Recently, I have taken to addressing William Lane Craig’s Excursus on Natural Theology podcasts. These are lessons directed at the layperson with the goal of demonstrating the rationality of theism from simple arguments. As you may infer from my previous articles, I do not think that the Excursus has come even close to meeting that goal.
Today, we will be discussing Part 17 of the Excursus. If you read my article on Part 16, you might remember that I was actually quite excited for this, due to Dr. Craig’s promise to discuss the plausibility of Design as an explanation of the universe’s fine-tuning. As I mentioned, whenever I have discussed the idea of Intelligent Design with an apologist, I have brought up this very subject. Unfortunately, I’ve only ever been met with answers about the purported improbability of chance or necessity. I’ve never been proffered any answers with positive evidence for the idea of Design, nor even with a proposed mechanism by which the Fine-Tuning of the universe could be Designed.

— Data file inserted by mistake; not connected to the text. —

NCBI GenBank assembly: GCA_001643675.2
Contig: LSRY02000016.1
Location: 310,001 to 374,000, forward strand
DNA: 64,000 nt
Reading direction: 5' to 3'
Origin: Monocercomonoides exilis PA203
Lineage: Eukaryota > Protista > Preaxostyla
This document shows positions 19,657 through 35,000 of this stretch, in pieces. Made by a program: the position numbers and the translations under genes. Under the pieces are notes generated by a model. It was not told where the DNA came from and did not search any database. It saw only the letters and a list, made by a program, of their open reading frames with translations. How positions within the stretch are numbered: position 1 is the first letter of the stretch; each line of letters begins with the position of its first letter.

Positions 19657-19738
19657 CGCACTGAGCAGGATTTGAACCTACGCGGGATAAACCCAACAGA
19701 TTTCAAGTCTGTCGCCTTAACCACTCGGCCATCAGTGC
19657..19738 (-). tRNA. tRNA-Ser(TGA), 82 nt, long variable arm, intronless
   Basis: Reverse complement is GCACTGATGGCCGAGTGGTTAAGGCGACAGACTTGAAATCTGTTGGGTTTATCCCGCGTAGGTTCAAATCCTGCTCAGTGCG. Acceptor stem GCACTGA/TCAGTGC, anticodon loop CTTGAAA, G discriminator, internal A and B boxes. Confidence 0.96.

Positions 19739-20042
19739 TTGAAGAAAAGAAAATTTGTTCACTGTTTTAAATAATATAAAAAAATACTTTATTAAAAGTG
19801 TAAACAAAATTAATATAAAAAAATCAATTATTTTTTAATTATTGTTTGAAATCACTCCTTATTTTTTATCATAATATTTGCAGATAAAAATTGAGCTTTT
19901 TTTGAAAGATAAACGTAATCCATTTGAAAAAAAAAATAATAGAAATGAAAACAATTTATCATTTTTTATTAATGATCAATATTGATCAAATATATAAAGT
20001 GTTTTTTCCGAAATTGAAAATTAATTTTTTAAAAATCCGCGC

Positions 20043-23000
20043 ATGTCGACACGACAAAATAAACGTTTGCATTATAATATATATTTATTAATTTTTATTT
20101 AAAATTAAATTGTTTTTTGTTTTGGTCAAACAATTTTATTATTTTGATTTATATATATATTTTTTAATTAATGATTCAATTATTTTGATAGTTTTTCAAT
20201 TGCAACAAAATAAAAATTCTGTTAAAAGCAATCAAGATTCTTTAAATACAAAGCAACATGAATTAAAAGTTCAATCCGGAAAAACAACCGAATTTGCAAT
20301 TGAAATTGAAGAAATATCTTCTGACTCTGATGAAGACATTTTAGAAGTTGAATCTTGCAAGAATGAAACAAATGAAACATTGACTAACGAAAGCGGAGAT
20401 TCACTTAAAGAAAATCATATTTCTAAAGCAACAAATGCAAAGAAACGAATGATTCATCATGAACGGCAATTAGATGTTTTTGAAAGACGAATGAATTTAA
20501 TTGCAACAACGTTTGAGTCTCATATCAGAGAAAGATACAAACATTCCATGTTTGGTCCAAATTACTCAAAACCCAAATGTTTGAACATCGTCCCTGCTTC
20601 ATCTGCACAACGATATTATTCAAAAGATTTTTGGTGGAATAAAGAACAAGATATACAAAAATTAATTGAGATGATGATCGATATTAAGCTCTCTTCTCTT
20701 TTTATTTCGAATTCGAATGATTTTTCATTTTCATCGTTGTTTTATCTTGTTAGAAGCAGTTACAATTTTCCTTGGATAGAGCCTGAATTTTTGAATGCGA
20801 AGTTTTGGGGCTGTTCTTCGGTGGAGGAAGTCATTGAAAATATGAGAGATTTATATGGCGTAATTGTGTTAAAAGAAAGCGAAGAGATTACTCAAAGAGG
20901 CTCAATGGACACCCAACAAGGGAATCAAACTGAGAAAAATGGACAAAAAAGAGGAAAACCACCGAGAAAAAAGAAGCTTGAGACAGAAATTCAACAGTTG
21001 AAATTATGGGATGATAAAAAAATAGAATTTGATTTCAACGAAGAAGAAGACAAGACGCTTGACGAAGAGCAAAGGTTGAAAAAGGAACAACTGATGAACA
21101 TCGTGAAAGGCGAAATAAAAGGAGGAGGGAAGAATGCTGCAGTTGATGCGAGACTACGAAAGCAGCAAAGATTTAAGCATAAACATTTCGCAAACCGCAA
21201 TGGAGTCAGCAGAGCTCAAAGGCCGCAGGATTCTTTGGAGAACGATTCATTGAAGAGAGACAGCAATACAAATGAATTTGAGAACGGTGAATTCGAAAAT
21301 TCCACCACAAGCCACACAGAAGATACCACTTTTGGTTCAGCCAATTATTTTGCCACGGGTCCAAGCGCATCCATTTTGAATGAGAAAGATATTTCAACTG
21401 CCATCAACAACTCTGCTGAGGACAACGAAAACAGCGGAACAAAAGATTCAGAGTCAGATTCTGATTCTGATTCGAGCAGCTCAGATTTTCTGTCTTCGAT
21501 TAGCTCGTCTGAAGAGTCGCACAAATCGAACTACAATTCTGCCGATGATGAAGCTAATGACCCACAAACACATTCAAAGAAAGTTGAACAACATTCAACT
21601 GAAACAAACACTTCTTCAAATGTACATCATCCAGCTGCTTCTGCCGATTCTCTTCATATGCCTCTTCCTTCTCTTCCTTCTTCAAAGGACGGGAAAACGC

Early on in the discussion, Dr. Craig makes a statement with which I wholeheartedly agree:
But we cannot infer immediately to design because sometimes it can be justified to believe in an improbable explanation. You would be justified in believing in some improbable explanation just in case there were no better explanation available of the phenomenon in question…
The question we are facing now with regard to the fine-tuning of the universe is: is design a better explanation than chance or physical necessity?
Yes, this most certainly is the question! So, how does Dr. Craig answer this question? Does he define what, exactly, he means by the term “design?” Does he offer some method for differentiating something which is “designed” from something which is not “designed?” Does he then apply this standard to the question of Fine-Tuning in order to show that the constants and quantities of the universe more keenly fit into the “designed” category than the “not designed” category?